ITHACA, N.Y. A prototype of a therapeutic ultrasound device, developed by a Cornell graduate student, fits in the palm of a hand, is battery-powered and packs enough punch to stabilize a gunshot wound or deliver drugs to brain cancer patients. It is wired to a ceramic probe, called a transducer, and it creates sound waves so strong they instantly cause water to bubble, spray and turn into steam.
Tinkering in his Olin Hall lab, George K. Lewis, a third-year Ph.D. student in biomedical engineering and a National Science Foundation fellow, creates ultrasound devices that are smaller, more powerful and many times less expensive than today's models. Devices today can weigh 30 pounds and cost $20,000; his is pocket-sized and built with $100. He envisions a world where therapeutic ultrasound machines are found in every hospital and medical research lab.
"New research and applications are going to spin out, now that these systems will be so cheap, affordable and portable in nature," Lewis said.
The development of one of his portable devices is detailed in the journal Review of Scientific Instruments (79-114302), published online Nov. 11. Lewis, whose paper is co-authored by his adviser, William L. Olbricht, Cornell professor of chemical and biomolecular engineering, also presented his research in a talk at the November meeting of the Acoustical Society of America.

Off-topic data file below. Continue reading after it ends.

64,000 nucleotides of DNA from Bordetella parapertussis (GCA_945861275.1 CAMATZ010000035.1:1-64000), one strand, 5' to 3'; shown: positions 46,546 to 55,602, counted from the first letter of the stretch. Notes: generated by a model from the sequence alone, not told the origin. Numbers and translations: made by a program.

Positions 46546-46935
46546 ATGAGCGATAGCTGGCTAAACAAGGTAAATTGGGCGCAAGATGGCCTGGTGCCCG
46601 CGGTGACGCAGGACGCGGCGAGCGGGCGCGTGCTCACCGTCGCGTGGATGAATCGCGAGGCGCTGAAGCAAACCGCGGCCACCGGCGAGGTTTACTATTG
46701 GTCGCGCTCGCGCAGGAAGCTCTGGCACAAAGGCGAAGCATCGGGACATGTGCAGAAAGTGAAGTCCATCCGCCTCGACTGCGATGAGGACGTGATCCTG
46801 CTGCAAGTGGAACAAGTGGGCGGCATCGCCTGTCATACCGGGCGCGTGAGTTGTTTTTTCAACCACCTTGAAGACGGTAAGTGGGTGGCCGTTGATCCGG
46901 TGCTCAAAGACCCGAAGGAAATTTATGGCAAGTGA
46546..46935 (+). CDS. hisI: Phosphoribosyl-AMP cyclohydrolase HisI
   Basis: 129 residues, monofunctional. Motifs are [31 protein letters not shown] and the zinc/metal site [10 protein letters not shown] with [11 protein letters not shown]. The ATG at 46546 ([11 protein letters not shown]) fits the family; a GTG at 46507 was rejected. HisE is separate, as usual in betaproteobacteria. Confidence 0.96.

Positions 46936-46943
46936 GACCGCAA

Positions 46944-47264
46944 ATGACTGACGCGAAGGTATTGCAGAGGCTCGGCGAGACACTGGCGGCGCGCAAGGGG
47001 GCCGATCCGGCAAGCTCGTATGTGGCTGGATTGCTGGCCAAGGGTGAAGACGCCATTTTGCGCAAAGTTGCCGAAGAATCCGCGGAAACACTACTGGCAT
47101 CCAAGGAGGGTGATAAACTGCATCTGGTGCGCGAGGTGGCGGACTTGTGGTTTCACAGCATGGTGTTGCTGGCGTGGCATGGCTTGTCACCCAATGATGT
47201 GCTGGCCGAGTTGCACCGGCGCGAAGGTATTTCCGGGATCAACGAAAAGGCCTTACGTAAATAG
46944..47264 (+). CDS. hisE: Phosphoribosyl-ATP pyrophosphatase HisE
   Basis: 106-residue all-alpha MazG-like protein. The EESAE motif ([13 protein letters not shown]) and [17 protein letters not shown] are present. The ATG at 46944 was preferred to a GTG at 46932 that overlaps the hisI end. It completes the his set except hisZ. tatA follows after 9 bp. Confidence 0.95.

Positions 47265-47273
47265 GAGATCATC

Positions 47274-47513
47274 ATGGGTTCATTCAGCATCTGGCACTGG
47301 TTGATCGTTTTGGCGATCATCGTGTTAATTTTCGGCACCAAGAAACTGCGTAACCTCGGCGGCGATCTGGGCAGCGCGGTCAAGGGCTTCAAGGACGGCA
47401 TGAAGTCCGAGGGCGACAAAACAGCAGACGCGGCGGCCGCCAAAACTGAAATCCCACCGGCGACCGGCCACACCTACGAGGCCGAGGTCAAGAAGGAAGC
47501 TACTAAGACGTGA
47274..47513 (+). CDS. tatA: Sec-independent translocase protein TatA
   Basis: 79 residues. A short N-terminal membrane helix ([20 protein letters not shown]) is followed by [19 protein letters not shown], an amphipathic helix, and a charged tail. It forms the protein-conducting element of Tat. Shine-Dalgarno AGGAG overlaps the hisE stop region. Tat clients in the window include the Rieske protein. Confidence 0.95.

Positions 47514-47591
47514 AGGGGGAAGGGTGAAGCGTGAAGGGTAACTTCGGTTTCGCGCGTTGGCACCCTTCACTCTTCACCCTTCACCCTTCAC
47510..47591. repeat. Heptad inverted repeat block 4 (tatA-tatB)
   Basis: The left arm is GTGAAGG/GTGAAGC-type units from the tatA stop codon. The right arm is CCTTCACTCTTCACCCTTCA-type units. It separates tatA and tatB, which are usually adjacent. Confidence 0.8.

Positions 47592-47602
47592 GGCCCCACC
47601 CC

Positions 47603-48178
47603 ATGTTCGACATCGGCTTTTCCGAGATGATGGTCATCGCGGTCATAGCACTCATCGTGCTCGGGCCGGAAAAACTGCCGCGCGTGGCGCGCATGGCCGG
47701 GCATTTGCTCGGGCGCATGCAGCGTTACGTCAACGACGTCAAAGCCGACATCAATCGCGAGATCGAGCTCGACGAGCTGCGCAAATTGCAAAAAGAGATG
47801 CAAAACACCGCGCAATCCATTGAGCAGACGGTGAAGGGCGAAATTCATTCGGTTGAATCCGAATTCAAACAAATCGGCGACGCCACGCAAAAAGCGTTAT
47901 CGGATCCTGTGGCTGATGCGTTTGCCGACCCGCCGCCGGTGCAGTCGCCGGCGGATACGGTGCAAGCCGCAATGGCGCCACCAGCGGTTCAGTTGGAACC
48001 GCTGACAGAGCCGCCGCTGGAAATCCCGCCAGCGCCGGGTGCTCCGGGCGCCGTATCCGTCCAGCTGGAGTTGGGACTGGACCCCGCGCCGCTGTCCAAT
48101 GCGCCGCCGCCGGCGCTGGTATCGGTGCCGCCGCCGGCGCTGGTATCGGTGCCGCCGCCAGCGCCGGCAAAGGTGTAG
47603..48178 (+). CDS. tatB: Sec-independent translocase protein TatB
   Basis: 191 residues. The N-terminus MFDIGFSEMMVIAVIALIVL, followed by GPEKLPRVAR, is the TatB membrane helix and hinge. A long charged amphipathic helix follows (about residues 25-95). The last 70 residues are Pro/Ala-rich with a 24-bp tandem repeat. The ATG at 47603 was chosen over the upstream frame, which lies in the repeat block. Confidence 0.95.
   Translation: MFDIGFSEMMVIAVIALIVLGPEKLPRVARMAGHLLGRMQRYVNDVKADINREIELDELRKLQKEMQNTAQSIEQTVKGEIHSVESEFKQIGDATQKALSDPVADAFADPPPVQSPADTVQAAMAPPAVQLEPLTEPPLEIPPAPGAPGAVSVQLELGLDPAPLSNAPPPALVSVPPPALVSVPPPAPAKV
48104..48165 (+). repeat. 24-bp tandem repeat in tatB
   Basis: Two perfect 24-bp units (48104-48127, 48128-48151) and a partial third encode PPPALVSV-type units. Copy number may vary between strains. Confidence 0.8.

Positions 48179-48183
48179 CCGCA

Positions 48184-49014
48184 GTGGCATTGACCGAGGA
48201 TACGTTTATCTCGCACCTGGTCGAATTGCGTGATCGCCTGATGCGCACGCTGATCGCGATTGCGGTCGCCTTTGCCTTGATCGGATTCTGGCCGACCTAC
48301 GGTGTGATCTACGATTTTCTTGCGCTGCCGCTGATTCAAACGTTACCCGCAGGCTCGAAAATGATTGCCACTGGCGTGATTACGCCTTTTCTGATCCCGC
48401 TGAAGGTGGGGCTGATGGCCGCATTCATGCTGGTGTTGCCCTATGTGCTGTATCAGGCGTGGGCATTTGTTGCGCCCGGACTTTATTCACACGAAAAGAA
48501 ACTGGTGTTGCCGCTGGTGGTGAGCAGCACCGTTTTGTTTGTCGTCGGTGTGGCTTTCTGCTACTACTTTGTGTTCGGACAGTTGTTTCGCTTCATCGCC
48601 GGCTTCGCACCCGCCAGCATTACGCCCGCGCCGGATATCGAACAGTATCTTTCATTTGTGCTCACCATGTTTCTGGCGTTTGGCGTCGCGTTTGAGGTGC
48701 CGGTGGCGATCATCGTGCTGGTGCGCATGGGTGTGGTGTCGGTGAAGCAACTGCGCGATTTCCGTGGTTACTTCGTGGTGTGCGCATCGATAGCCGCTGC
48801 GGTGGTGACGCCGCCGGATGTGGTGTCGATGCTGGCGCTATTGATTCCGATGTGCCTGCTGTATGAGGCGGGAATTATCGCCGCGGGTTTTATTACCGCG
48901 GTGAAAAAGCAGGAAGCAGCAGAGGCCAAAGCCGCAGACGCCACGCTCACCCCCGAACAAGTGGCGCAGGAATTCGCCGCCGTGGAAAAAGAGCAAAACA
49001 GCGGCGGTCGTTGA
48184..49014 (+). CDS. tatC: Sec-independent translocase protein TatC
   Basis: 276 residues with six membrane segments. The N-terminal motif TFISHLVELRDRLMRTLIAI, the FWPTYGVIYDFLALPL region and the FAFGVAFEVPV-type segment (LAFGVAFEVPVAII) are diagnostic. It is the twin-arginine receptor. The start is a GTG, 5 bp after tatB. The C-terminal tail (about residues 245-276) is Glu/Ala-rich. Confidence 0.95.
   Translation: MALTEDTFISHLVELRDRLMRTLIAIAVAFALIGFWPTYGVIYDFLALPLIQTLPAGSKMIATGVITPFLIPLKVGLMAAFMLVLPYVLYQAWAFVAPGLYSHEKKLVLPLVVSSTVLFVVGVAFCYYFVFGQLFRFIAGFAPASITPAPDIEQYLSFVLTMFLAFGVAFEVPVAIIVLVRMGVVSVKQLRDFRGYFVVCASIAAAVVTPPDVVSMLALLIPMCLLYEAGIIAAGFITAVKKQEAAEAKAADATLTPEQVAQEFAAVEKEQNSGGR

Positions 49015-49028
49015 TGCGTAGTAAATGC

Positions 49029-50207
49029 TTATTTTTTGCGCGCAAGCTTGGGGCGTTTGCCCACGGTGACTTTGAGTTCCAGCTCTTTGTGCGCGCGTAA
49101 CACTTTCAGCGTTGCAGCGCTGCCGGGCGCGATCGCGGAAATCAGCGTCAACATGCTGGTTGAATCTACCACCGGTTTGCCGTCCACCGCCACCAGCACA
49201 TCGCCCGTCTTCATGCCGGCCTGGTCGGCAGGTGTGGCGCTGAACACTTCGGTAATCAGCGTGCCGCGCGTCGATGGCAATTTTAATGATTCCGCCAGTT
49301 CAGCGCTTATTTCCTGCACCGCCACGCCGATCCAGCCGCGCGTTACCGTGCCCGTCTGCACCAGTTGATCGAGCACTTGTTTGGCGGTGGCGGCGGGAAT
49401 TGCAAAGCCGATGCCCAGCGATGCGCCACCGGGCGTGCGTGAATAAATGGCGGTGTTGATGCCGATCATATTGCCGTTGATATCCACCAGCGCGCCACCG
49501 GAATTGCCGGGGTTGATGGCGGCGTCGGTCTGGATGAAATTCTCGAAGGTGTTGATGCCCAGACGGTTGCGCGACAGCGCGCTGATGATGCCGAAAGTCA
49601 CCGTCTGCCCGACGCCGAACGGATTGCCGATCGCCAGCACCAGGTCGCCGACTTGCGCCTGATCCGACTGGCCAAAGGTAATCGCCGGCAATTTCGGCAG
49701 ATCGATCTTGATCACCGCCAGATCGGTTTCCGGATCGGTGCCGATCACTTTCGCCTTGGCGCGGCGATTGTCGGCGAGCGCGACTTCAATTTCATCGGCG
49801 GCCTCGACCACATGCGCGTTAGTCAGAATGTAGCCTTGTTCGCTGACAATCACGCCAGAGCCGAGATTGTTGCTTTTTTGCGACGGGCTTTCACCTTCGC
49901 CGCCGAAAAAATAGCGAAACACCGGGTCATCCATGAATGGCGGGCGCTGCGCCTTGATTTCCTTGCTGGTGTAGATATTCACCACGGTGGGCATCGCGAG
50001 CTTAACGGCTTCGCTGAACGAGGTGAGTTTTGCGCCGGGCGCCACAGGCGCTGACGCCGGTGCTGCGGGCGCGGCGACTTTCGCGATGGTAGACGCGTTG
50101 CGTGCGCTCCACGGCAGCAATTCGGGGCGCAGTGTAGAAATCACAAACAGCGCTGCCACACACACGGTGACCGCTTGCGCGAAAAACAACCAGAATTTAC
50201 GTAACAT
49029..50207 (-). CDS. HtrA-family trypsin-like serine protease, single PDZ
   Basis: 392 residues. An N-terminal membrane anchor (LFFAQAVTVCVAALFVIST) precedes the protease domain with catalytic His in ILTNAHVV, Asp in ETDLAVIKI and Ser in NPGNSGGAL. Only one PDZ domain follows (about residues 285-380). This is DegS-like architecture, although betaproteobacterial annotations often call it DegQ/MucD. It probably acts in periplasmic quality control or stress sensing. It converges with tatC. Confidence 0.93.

Ultrasound is commonly used as a nondestructive imaging technique in medical settings. Sound waves, inaudible to humans, can generate images through soft tissue, allowing, for instance, a pregnant woman to view images of her baby. But the higher-energy ultrasound that Lewis works with can treat such conditions as prostate tumors or kidney stones by breaking them up. His devices also can relieve arthritis pressure and even help treat brain cancer by pushing drugs quickly through the brain following surgery.
Lewis suggests that his technology could lead to such innovations as cell phone-siz
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